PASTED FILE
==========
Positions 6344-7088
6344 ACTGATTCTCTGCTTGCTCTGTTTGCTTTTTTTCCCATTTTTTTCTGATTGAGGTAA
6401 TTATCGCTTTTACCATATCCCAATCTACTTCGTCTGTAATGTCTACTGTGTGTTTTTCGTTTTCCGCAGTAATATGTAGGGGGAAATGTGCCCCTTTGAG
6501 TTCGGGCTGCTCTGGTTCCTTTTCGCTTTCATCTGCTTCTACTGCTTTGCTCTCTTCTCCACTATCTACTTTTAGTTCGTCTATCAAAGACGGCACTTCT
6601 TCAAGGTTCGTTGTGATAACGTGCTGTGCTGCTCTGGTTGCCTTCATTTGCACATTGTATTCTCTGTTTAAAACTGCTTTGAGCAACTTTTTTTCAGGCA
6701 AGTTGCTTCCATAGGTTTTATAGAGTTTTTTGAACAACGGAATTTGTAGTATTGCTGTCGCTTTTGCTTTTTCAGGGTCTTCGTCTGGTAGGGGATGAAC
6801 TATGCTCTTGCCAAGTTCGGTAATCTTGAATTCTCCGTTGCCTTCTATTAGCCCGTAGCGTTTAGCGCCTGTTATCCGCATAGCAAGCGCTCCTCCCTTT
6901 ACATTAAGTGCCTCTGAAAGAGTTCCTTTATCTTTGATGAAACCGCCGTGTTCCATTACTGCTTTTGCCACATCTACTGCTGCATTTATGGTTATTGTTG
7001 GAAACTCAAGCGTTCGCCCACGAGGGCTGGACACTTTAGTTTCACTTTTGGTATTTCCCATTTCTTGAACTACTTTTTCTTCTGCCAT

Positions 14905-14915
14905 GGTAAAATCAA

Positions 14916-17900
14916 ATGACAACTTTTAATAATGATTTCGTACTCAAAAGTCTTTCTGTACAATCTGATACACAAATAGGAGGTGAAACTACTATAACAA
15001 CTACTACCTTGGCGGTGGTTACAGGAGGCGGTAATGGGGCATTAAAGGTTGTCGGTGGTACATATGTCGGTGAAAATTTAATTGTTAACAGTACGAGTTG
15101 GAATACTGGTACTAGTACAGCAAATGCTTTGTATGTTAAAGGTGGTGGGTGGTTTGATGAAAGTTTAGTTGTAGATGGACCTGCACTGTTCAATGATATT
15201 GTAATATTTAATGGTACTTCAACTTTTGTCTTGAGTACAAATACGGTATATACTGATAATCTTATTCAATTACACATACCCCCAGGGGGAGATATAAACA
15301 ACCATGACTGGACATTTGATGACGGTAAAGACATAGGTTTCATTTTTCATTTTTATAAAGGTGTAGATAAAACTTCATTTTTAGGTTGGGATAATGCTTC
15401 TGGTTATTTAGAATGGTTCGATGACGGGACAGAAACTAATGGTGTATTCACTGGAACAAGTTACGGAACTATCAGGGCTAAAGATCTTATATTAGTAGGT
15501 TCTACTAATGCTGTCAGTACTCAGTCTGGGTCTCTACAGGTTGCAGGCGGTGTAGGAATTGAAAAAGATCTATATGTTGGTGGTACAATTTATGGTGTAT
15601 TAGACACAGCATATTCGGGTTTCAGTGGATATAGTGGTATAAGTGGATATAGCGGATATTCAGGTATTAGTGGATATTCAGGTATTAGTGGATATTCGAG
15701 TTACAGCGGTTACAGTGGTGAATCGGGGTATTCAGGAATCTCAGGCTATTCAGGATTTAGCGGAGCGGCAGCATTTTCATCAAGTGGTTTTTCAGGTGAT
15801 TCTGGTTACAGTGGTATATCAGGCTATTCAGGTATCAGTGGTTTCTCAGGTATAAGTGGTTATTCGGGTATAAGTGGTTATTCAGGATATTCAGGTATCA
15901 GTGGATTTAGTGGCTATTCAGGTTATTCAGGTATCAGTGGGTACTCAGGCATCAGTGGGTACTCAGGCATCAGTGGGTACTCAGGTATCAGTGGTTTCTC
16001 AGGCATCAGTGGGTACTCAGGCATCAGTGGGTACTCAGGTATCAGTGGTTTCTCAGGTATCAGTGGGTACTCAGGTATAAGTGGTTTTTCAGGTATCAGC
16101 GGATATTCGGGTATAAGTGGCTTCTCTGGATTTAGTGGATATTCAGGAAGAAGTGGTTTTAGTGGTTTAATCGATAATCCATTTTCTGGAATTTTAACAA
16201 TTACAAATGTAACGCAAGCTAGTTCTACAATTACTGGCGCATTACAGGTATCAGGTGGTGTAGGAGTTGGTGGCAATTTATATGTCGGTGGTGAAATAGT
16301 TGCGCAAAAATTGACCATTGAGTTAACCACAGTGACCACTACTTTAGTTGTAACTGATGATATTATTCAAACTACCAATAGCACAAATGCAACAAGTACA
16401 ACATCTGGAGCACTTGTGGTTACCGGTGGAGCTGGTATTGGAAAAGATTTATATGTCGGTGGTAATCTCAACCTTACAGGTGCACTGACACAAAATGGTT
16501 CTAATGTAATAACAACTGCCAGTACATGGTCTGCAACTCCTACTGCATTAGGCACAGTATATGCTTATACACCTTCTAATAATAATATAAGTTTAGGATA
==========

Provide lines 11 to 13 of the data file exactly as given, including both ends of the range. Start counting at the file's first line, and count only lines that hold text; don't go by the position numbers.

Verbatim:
14905 GGTAAAATCAA

Positions 14916-17900
14916 ATGACAACTTTTAATAATGATTTCGTACTCAAAAGTCTTTCTGTACAATCTGATACACAAATAGGAGGTGAAACTACTATAACAA